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Tata Open Maharashtra Preview: Indian Players Need To Punch Above Their Weight To Make Their Presence Felt

Indians have done well in doubles, but no singles player has gone beyond the second round since the tournament moved to Pune from Chennai.

It will be really tough for the Indians to advance, especially in singles.
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The Indian singles players, who needed either wildcard entries or came through the qualifying route in the main draw of Tata Open Maharashtra, will need to play out of their skin to go deep in the biggest home ATP event, beginning in Pune from Monday. (More Tennis News)

The Indians have done well in the doubles, going even full distance in the previous editions, but no singles player has gone beyond the second round since the tournament moved to Pune from Chennai.

The very purpose of bringing the tournament to the country is to help home players rub shoulders with the best in the business.

The gulf is apparent, and sometimes, even led to a debate if such a tournament, hosting of which requires at least Rs 15 crore, is required since the home players do not back it with results.

But it is also extremely tough to put on a show just because the players are competing at home. The competition level remains high and nothing changes except that the Indian players get crowd support in a familiar environment.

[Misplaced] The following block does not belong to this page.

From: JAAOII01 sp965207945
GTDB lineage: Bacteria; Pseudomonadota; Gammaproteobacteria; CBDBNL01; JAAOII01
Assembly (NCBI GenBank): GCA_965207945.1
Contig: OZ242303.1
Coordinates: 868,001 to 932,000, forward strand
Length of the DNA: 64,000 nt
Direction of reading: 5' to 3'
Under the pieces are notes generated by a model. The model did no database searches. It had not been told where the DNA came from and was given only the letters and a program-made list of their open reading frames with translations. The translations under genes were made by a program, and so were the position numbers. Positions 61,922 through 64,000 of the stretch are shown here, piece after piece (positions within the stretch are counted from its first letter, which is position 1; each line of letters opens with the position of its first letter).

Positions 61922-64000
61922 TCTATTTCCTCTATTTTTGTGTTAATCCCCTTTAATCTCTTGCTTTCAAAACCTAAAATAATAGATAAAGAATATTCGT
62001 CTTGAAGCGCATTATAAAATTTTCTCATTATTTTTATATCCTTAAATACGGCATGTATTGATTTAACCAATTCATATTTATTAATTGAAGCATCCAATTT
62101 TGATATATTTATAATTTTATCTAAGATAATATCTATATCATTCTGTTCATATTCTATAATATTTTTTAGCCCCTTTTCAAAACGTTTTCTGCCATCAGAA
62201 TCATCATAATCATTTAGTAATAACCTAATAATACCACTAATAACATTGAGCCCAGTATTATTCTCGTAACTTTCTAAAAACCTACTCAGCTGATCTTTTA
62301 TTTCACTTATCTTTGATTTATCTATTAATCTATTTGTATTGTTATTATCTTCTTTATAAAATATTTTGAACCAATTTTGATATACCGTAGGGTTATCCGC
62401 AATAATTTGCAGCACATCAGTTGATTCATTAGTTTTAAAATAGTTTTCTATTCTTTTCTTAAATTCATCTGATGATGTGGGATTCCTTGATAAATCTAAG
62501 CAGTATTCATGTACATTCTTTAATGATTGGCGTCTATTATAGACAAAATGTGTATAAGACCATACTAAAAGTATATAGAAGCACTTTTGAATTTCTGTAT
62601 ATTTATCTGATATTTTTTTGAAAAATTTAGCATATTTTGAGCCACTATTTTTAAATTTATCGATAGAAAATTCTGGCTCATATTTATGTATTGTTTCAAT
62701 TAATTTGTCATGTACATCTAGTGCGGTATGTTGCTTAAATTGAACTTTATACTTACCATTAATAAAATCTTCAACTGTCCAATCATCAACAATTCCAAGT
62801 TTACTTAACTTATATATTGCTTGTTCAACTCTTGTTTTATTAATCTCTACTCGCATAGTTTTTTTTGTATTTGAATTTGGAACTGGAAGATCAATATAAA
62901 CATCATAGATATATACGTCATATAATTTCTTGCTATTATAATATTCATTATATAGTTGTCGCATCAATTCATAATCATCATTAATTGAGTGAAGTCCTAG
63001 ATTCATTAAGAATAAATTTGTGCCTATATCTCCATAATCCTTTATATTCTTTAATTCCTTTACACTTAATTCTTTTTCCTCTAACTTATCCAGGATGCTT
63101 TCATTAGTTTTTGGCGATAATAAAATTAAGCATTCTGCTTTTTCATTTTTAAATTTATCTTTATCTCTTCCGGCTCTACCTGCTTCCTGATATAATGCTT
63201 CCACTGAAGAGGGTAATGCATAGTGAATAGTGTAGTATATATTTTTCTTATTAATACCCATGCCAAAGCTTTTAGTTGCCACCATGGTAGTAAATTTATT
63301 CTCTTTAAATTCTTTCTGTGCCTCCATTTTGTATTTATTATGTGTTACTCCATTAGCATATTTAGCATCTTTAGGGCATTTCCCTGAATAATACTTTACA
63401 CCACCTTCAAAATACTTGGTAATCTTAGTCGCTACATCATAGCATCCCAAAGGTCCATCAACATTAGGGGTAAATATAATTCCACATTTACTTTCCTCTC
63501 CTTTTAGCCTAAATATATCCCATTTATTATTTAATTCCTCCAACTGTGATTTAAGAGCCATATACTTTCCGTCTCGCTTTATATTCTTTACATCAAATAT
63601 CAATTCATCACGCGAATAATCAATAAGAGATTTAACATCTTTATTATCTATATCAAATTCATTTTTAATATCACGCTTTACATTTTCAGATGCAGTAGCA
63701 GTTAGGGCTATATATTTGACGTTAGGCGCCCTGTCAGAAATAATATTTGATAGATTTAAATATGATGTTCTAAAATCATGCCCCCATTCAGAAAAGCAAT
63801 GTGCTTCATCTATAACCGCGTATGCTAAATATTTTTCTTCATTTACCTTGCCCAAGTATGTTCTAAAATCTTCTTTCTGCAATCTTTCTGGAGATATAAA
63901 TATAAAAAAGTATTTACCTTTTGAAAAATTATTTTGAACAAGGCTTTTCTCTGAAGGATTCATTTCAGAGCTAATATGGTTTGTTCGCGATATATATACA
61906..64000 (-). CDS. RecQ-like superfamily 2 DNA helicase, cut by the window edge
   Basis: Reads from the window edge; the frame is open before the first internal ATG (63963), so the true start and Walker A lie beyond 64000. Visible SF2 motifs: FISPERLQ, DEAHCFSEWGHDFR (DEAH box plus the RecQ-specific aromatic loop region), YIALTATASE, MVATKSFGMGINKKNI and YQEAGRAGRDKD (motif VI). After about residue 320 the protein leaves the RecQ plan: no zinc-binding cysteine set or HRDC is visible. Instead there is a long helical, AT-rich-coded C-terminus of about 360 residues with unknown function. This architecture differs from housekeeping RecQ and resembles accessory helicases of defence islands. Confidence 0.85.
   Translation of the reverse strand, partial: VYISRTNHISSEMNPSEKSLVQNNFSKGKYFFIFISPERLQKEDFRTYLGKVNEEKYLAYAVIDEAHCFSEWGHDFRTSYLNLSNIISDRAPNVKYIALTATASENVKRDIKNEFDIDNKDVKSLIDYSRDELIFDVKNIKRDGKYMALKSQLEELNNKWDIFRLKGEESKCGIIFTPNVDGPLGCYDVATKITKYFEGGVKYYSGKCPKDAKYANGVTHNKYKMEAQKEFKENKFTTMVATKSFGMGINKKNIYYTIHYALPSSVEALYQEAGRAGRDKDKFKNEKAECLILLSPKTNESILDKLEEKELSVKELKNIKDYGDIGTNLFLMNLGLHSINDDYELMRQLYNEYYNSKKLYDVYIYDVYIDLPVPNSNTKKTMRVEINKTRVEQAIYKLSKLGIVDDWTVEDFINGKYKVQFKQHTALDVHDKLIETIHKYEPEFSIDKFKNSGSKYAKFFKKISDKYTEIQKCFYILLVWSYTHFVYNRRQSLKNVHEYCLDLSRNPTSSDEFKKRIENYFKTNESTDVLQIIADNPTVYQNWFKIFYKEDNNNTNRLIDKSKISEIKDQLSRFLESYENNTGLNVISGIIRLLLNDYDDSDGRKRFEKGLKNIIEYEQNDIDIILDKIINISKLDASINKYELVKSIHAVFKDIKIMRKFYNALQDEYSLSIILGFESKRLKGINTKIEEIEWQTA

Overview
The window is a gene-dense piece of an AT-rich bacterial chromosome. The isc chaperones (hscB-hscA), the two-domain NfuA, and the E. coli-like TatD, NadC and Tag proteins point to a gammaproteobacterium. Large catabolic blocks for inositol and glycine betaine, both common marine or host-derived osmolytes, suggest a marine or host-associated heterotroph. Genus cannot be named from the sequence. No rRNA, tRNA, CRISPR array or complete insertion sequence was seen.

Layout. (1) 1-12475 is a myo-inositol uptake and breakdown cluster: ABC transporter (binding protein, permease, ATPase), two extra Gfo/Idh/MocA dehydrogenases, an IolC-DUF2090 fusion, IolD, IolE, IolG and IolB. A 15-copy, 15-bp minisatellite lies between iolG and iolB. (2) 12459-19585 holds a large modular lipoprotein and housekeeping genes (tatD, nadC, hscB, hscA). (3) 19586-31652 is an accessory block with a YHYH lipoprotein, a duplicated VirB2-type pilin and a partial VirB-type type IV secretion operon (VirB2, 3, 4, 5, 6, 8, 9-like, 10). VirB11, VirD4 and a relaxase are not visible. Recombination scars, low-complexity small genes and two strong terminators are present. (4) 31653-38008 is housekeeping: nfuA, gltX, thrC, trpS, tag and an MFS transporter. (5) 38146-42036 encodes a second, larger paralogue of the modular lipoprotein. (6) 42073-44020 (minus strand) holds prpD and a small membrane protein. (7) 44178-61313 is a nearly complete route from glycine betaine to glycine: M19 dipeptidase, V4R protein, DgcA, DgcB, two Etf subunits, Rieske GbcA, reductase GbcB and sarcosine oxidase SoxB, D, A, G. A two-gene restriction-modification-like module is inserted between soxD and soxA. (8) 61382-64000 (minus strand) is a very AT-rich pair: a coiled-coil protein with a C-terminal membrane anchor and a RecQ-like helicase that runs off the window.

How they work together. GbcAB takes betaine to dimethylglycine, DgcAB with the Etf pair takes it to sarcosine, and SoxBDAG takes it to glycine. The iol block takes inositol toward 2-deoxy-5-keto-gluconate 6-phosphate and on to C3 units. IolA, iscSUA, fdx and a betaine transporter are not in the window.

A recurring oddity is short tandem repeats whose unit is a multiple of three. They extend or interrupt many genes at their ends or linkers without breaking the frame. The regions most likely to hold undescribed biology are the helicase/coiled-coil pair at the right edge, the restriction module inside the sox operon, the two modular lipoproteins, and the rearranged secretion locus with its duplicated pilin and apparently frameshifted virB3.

The seasoned Rohan Bopanna, though, has done extremely well at home. He also remains a contender even in overseas tournaments because of the quality of his game.

Ramkumar Ramanathan and Sumit Nagal, on their day, can fight hard against the top players, but stitching together such performances is what is required at this level.

The singles rankings are well beyond the direct entry, and hence, the organisers handed wildcard entries to the country's best-ranked singles player Sasikumar Mukund, Nagal, and talented local player Manas Dhamne.

Unfortunately, Yuki Bhambri who used his Protected Ranking, could not qualify for the main draw, losing in the second round.

Bhambri, Ramkumar, and Prajnesh Gunneswaran have kept the Indian flag flying at this tournament, but gradually, these stars are fading. Prajnesh is already 33, Yuki has touched his 30s and Ramkumar is in his late 20s.

Nagal, 25, has struggled with injuries in what looked like a promising career.

Yuki was always considered a top-50 prospect, but both he and Prajnesh lost crucial time to injuries.

The game has only become brutal with tall European players blasting the ball around tirelessly from both the flanks, with insane fitness backing their superior strokeplay.

Nagal will have to pull off something special if he has to extend his stay beyond the first round as he is up against world number 54 Filip Krajinovic from Serbia.

Sasi Mukund is up against Flavio Cobolli and if he clears the first round, he will clash with second seed and world number 17 Botic Van de Zandaschulp from the Netherlands.

Ramkumar will lock horns with Pedro Martinez of Spain while young Dhamne will clash with American Michael Mmoh.

So it will be really tough for the Indians to advance in the singles and even reaching the quarterfinals will be decent for them.

In the doubles though there will be a lot of Indian interest with a number of players competing.

Defending champions Bopanna and Ramkumar are playing with different partners and are on a collision course in the second round if they clear their respective opening rounds.

Yuki and Saketh Myneni have paired as a team and the successful combo in the past of Divij Sharan and Purav Raja is back with a wildcard entry.

Arjun Kadhe is also there with Brazilian Fernando Ramboli.

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